“The idea that children can’t manage whole stories or whole books is a nonsense,” added Michael Rosen. “No extract in the world has the power of books. Extracts deny children the meat of the story. Take Roald Dahl’s Matilda. It is full of powerful emotions – such as fear, love and sympathy. These are vital ideas that children need to get hold of. But if children do not read the whole book, they will never get to the heart of the book – how evil can be overcome with a mixture of courage, compassion and solidarity. All they will discover is that there is a horrible woman called Miss Trunchbull.”

Teachers questioned in the research overwhelmingly backed a return to schools using whole books to teach literacy. Three-quarters of teachers say they want to teach literacy using either whole books or whole books, backed by extracts. 72 per cent of head teachers also believe that such an approach would have real academic benefits and improve results while helping to develop a child’s love of reading.


Filed under In the Classroom, Reading Aloud

7 responses to “In the Classroom: Bit o’ Book

  1. I’m curious about the repeated suggestion to “return” to using whole books in class. Was there really a shift, and when? I know my childhood wasn’t all that long ago, but we didn’t study whole books until sixth grade, as far as I can remember, and then not again until high school… and ninth grade advanced English was still almost entirely excerpts and abridgements, as well as short stories.

    All the things the article says about the advantages of studying whole books make total sense. And I know this was written in England. But if my schooling was at all typical, I don’t think the public would be shocked at the small number of whole books kids study in school.


  2. hope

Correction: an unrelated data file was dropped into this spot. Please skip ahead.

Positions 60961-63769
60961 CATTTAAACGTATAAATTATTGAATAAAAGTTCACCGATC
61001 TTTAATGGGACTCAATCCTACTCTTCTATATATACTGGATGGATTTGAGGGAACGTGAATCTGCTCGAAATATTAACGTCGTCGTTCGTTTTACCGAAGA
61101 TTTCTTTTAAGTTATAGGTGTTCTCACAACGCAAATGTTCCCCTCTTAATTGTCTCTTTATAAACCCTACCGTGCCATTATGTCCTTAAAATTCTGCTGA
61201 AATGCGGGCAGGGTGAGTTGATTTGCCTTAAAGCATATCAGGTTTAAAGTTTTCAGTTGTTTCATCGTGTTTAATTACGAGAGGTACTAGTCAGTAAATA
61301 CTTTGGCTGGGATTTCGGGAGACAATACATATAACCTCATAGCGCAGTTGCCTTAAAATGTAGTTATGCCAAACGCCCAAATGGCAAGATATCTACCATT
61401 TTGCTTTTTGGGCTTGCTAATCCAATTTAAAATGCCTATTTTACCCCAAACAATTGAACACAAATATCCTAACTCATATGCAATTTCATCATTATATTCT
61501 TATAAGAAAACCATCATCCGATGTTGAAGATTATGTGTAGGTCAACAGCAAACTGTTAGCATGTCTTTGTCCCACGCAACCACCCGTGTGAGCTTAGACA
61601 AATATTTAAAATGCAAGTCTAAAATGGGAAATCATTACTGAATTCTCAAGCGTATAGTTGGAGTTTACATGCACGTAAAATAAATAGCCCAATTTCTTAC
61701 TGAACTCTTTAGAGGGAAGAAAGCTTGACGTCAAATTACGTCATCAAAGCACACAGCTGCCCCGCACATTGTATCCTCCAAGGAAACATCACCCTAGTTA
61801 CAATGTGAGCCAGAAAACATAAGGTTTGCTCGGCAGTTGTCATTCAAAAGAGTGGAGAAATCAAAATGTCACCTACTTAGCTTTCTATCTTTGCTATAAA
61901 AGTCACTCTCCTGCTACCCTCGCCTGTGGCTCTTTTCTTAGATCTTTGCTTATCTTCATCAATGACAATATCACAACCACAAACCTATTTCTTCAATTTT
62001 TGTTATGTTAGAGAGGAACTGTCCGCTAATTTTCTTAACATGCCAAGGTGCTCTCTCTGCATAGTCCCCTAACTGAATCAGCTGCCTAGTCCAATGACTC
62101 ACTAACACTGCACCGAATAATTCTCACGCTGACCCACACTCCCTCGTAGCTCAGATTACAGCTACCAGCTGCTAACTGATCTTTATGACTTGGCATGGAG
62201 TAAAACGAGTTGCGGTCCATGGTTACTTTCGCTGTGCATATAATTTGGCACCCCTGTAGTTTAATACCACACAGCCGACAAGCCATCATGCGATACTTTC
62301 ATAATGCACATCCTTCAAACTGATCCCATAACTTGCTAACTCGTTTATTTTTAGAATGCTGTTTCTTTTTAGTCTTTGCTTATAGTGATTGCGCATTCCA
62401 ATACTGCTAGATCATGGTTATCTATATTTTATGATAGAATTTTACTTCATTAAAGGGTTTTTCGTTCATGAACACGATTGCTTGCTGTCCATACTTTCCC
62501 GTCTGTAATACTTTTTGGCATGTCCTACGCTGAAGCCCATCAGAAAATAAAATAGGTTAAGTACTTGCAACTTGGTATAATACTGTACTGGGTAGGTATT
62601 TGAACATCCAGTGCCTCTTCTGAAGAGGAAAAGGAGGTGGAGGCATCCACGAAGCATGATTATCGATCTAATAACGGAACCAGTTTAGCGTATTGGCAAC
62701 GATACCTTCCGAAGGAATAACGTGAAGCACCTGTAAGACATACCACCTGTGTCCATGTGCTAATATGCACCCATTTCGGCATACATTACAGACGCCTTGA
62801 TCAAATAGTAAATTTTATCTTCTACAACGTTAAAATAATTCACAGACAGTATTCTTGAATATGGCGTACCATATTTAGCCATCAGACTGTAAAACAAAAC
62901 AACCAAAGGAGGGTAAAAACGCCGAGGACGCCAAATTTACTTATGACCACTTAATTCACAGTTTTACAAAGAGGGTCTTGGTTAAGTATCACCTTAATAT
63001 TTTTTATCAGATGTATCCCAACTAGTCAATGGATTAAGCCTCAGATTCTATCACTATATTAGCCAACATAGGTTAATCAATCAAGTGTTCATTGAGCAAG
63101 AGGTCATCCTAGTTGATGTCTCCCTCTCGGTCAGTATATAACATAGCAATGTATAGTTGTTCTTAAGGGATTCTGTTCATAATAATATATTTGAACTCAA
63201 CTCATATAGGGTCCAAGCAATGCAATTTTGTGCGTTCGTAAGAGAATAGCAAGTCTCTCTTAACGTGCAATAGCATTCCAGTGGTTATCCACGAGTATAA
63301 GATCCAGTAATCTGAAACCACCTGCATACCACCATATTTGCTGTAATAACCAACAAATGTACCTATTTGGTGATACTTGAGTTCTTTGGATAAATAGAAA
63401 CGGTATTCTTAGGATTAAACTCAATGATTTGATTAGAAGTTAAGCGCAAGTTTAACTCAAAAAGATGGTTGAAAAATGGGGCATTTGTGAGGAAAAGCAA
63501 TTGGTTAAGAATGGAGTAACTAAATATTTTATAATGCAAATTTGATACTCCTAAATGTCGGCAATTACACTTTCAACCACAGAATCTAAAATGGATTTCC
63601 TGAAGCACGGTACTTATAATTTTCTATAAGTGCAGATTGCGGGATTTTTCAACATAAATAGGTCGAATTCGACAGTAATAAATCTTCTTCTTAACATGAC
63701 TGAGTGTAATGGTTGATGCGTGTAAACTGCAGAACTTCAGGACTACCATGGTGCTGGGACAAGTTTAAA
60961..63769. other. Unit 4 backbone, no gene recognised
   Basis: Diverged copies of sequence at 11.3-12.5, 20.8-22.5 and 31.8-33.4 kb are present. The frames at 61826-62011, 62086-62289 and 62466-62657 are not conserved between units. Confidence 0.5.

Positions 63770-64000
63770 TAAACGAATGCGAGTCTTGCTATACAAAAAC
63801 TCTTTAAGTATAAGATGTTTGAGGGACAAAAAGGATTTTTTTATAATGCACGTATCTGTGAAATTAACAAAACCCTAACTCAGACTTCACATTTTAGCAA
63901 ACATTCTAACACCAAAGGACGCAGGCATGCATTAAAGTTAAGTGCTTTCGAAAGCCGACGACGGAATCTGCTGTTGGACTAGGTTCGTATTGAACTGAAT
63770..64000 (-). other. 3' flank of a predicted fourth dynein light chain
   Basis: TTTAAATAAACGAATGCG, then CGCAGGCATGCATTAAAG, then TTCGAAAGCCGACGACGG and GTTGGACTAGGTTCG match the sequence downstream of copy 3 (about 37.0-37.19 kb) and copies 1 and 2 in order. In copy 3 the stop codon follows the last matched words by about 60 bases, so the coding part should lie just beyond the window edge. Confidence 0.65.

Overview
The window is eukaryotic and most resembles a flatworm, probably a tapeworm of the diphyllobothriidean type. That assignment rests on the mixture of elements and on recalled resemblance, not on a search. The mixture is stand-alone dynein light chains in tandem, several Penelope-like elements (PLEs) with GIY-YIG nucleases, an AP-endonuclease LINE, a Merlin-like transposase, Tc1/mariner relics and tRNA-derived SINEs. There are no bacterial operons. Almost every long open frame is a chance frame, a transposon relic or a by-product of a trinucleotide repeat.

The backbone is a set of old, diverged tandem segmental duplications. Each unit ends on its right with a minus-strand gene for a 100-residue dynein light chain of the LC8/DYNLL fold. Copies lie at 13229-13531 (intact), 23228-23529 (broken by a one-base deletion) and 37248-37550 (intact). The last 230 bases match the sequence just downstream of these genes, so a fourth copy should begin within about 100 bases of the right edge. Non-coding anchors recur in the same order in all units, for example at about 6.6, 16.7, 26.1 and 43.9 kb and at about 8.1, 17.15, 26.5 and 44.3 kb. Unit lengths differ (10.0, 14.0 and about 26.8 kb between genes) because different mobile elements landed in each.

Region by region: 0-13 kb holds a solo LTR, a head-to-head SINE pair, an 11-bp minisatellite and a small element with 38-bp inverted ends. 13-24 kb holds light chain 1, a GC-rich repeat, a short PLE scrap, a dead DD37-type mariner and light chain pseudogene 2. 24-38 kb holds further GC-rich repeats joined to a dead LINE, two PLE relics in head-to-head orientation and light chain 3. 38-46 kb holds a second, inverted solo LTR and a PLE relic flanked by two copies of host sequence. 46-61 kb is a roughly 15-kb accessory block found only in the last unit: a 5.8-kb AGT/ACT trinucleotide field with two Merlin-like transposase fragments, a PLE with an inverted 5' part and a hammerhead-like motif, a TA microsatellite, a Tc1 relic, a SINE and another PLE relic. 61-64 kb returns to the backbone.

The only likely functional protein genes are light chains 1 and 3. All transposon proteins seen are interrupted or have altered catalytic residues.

So their starting position is that no child finishes a book outside of class? That’s a given? They just assume that and go from there? Wow, is that depressing. It’s like they’ve accepted defeat before they’ve even started.


  3. betty tisel

    sorry, but isn’t it “bit o’ book”?


  4. I think there are places for reading both a full story and just excerpts. An entire story (abridged or not) is essential to grasp the full message and to actually appreciate the book as a complete work; excerpts can be useful as a method to highlight particular literary structures or techniques.

    On the whole, I strongly support reading the entire book! Children are more than capable of handling complete works.


  5. I agree with Noblegnarble. When I was a kid, I *loved* the excerpts they collected in our reading textbooks. I also read whole books, at home at least–but, at least through fourth grade, I can’t remember reading an entire book together in class. It didn’t stop me from loving those exceprts–or from reading outside of class as well.

    One thing I do remember my school did was a yearly charity “Read-a-thon,” where you signed up neighbors to give a dollar for each book you read. The money all went to some charitable cause but kids algo got prizes, different kinds of prizes depending on how many books you read. I don’t know if that contributed to my fellow students loving reading or not, but it was sufficient incentive to read at least….


  6. I too grew up reading excerpts of books in my school readers, but then I already was an avid reader and read tons of books in their entirety as well. What the report indicates is that there are classrooms where children are only hearing excerpts of books, never complete ones. And so they never experience any whole books, whether they read them or they are read to them. That does seem a problem to me.